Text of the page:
Banks, Meissen honored by Alumni Association
1:22:59 PM CDT - Thursday, January 29, 2004
By Amy Geiszler-Jones
A key member of WSU's athletics department and a longtime advocate of self-help groups are among those who will be honored at the 48th annual WSU Alumni Association awards banquet Feb. 12 at the Wichita Marriott.
Roland Banks, who has supervised the athletics department equipment operations since 1976, will receive the Laura Cross Distinguished Service Award, and Greg Meissen, psychology professor and co-director of the Self-Help Network: Center for Community Support and Research, will receive the association's Faculty Recognition Award.
Banks, who is better known by Shocker athletes and supporters as "Mr. Banks," "Mr. B" or "Joe," has been much more than an equipment manager in the athletics department. He's been a friend, mentor and confidant for players and coaches through the years. For many athletes, he remains a key connection with their alma mater long after their playing days.
"You couldn't find a better person to represent Wichita State and the athletics department," said Leslie Namee, who played basketball from 1985 to 1988.
Banks, who started working for athletics part time in 1974, while finishing up a 22-year Air Force career, has been recognized previously by the university for his key role: He won a 1995 President's Award for Distinguished Service, and in 2000 he was inducted into the Shocker Sports Hall of Fame, one of the few university employees, non-athlete or coach to be so honored.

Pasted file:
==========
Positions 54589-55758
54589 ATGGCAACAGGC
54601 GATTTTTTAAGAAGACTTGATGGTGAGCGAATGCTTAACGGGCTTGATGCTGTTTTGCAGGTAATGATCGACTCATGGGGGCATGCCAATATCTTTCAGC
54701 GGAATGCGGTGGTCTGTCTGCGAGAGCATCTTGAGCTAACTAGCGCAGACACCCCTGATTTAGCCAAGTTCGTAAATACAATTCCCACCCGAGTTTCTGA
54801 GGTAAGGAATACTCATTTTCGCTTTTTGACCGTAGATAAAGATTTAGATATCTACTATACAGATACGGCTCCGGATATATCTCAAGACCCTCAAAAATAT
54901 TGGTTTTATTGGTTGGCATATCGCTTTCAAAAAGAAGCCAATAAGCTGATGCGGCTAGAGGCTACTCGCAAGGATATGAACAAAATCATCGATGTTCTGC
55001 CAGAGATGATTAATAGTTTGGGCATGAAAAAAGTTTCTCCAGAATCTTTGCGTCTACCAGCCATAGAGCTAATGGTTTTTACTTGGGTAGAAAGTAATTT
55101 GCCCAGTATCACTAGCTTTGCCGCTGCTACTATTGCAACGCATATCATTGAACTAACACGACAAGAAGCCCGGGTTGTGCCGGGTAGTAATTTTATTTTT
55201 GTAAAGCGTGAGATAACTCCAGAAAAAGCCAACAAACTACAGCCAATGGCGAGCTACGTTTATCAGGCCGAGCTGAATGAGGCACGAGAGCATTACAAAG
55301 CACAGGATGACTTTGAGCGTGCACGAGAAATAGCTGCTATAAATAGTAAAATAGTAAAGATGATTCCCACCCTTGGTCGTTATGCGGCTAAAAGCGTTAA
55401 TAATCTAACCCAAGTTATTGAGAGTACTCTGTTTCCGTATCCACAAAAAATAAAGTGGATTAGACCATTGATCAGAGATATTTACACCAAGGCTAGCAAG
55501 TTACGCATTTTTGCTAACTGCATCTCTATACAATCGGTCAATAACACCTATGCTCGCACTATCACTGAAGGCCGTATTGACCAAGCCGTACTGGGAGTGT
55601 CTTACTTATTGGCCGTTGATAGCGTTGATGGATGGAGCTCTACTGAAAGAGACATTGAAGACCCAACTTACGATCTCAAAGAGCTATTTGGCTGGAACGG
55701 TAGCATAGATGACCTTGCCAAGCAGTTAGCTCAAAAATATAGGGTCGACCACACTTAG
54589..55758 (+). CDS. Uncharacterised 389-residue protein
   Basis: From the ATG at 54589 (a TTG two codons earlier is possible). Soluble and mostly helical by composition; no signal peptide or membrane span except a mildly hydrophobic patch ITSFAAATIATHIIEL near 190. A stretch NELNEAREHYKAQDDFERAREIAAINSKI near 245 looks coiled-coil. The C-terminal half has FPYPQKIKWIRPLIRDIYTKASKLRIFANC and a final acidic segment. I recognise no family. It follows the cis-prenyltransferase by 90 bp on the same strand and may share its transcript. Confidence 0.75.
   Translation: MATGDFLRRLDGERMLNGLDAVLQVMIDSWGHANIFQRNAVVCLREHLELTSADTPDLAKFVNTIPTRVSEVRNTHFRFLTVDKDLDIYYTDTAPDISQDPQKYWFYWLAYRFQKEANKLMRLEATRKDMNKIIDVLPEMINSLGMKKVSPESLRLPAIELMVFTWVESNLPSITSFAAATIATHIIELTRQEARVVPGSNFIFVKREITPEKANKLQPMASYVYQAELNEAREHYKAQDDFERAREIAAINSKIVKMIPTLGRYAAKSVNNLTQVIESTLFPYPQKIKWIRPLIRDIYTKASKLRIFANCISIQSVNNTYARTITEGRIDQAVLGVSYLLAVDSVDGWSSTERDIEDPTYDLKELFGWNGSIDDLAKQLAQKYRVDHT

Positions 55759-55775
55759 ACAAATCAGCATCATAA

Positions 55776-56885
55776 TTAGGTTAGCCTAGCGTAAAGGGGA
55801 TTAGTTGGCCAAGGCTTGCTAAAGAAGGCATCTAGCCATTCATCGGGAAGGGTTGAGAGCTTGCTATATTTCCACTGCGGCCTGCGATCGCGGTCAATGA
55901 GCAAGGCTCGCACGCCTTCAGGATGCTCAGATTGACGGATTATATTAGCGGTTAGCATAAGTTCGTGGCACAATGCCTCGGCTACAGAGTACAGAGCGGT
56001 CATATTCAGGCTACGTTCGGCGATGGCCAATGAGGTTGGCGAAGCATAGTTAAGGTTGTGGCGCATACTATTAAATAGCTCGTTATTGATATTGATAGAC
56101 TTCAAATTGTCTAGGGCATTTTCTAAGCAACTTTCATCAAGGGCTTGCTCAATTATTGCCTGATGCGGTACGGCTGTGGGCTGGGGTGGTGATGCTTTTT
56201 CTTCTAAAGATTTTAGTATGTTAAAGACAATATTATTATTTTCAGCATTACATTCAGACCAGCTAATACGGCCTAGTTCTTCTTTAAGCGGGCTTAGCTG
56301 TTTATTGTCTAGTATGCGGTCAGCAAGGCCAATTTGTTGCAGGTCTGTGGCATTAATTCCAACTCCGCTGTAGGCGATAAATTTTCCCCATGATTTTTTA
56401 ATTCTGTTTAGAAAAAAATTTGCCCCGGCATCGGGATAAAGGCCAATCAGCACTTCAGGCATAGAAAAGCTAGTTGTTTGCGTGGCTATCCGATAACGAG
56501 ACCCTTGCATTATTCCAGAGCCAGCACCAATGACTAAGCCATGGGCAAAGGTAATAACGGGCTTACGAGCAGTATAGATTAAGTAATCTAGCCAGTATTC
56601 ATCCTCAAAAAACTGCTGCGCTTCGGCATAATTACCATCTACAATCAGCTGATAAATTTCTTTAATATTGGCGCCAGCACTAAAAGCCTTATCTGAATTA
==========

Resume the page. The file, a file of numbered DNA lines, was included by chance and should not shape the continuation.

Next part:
Meissen, who earned his undergraduate degree at WSU in 1977, came back to his alma mater in 1980 to join the psychology faculty. Long before self-help and support groups became commonplace, he saw the value of people helping other people. That's why in the mid-1980s, he and a small staff took over a clearinghouse, the Self-Help Network of Kansas, when its founder, a Wichita social worker, sought a more permanent home for the entity. The network is now one of the largest referral services for people seeking support groups.
But the network does much more than make referrals. With Meissen's strong belief that people, not government, can make their communities better, he has worked with various organizations, from federal agencies to nonprofits, to conduct community-based research and to evaluate and coordinate projects that help people live better lives. One such example of his work is a project, conducted with funding from the Kansas Health Foundation, to evaluate nearly 20 community leadership programs in Kansas that are trying to develop "servant leaders."
Other honorees at the banquet will be: Ruth David, a former CIA deputy director for science and technology who now is president and CEO of ANSER, a nonprofit research group, with the Achievement Award; Roberto Cruz, the first president of the National Hispanic University, and cartoonist Jerry Bittle, whose comic "Geech" appeared in 175 newspapers worldwide, with posthumous Achievement Awards; philanthropist Velma Wallace, who along with her aviation pioneer husband Dwane, founded the WSU Wallace Scholars program, and Mike Burrus, president of Kapaun Mount Carmel High School, with Alumni Recognition Awards; and Dr. Sam Cohlmia, clinic director of Wichita Opthamology, with the Young Alumnus Award.
The registration deadline for the awards banquet is Thursday, Feb. 5. Tickets are $35. For more information, call Robin Bauer, 978-3831, or click here.